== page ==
One part time employee does not promote employment opportunities or security. https://www.youtube.com/watch?v=rdgO1M8blZI

A peaker plant does not protect local businesses.

This is not compatible development. It does not positively relate to adjacent landuses, particularly on the east and south.

This is NOT a quality design for the area. There is no buffer with the businesses to the east. This is “spot zoning” and piecemeal planning. This heavy industrial use belongs elsewhere. Placing it here totally contradicts all the plans for this area.


The Redevelopment Plan further states about the Montgomery area: It is also characterized, however, by numerous light-industrial uses and large-sized parcels, particularly along Main Street, that will provide important redevelopment and economic development opportunities to the City, including the creation of new commercial and light-industrial uses, and the environmental cleanup of contaminated properties.

 The peaker does none of this, just adds visual blight that will discourage the sale of the rest of the condos adjacent to it.


Page 4.5-8 clearly indicates the problems the peaker will cause: In general, a power plant and its related facilities may also be incompatible with existing or planned land uses, resulting in potentially significant impacts, if they create unmitigated noise, dust, or a public health or safety hazard or nuisance; results in adverse traffic or visual impacts; or precludes, interferes with, or unduly restricts existing or future uses.


Table 4

As previous stated there is no auto body painting shop anymore. The land now belongs to Voit and is planned for another upscale condo project which would be incompatible with a peaker plant. According to the city’s zoning ordinances this use belongs in an I General Industrial zone NOT a limited industrial zone.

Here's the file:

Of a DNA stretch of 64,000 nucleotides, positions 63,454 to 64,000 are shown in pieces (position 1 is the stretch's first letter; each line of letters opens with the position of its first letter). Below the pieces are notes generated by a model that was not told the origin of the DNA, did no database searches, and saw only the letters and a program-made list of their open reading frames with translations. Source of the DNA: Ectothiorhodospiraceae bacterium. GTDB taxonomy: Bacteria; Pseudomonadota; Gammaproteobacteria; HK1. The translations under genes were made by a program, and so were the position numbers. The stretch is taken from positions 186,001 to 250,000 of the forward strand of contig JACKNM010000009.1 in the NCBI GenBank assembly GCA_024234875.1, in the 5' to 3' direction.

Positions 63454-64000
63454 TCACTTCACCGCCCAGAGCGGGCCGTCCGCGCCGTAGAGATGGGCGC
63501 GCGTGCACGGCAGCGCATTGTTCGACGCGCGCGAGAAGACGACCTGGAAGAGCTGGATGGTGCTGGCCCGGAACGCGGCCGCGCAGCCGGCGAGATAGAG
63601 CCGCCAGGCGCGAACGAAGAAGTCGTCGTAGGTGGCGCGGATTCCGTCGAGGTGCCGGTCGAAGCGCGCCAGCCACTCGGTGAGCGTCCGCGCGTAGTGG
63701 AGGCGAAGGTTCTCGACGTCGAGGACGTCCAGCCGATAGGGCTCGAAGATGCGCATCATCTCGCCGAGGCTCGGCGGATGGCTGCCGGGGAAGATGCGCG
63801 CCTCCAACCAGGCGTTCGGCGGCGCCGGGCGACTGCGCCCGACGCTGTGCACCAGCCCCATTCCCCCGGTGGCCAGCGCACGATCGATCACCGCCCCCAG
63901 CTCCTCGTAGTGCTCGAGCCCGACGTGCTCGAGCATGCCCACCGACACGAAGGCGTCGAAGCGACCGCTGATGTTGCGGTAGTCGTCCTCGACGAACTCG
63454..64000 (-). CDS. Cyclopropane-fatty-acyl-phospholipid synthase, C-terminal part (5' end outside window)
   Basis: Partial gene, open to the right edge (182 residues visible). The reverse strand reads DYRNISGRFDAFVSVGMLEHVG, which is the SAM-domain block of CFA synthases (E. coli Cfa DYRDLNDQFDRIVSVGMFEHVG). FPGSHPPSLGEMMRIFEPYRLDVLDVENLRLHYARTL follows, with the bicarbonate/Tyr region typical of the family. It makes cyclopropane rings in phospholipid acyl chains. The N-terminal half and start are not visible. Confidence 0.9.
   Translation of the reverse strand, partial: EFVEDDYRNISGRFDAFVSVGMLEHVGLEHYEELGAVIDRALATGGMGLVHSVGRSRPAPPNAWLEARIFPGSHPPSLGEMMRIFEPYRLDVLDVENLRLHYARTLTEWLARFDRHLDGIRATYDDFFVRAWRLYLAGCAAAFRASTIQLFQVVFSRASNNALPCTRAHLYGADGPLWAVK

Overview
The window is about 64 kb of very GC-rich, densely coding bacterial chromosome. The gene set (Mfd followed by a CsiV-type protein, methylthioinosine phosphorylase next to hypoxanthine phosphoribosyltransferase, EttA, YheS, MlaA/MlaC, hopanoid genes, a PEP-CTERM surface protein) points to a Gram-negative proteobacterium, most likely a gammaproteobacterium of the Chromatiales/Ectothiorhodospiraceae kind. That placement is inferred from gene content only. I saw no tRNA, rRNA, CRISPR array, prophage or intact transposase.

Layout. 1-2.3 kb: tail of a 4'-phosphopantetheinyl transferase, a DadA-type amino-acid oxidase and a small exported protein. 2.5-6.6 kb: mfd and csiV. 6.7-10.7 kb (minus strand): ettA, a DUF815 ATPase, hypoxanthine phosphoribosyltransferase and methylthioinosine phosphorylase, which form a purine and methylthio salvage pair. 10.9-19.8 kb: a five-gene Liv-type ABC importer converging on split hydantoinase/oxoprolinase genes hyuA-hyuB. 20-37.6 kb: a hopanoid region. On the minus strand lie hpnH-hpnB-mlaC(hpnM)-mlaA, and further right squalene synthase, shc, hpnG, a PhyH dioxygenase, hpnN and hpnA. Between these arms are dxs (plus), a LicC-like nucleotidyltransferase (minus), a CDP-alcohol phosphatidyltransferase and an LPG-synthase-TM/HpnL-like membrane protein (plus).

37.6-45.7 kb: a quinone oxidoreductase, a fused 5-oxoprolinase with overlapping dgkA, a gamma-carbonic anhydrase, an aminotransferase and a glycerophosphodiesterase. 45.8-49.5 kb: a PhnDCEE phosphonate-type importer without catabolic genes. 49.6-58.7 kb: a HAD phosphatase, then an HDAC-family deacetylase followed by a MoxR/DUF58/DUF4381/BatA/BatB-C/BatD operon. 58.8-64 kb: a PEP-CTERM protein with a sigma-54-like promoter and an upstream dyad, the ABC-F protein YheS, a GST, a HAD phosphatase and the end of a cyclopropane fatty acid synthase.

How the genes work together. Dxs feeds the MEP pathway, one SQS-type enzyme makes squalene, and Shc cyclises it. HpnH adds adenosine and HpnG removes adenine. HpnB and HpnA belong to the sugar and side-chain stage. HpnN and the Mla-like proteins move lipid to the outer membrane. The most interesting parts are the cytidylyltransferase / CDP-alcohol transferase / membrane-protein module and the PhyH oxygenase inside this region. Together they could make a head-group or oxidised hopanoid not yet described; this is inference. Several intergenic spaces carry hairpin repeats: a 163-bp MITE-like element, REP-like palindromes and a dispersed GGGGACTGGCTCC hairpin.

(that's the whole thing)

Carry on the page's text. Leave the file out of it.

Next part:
The surrounding uses have drastically changed since 2000. The peaker is now the source of blight.


LUT 5.6 talks of revitalization. An intensification of the peaker and addition of two 70 foot towers will lower the property values and development potential in the area, since surrounding uses have radically changed since 2000.


LUT 6.8 There is no guarantee that people will not be negatively impacted by the transport of ammonia. The County gave 80% credit for containment of ammonia due to polyballs, which are an unproven controversial technology. Essentially the protection is doubtful in the event of an accident or spill.


LUT 7.3 The minmal requirement of 1,000 feet from schools is new. The older requirement was 1500 feet, which was minimal.This is not being met for 6 schools: Montgomery Headstart, Montgomery Adult, Montgomery High, Otay Elementary, Albany Headstart, and CVESD Pre-K which are all less than a half mile from the peaker. If the CEC were to get a copy of the spreadsheet maintained by Dale Parent for the CVESD staff would see that there are more cases of asthma and other respiratory problems at Otay Elementary and Montgomery Elementary than at other school sites. This is due to the contamination in the air around this neighborhood. This plant running up to 800 hours per year will make this situation worse. https://www.youtube.com/v/5y1GdmNfA3s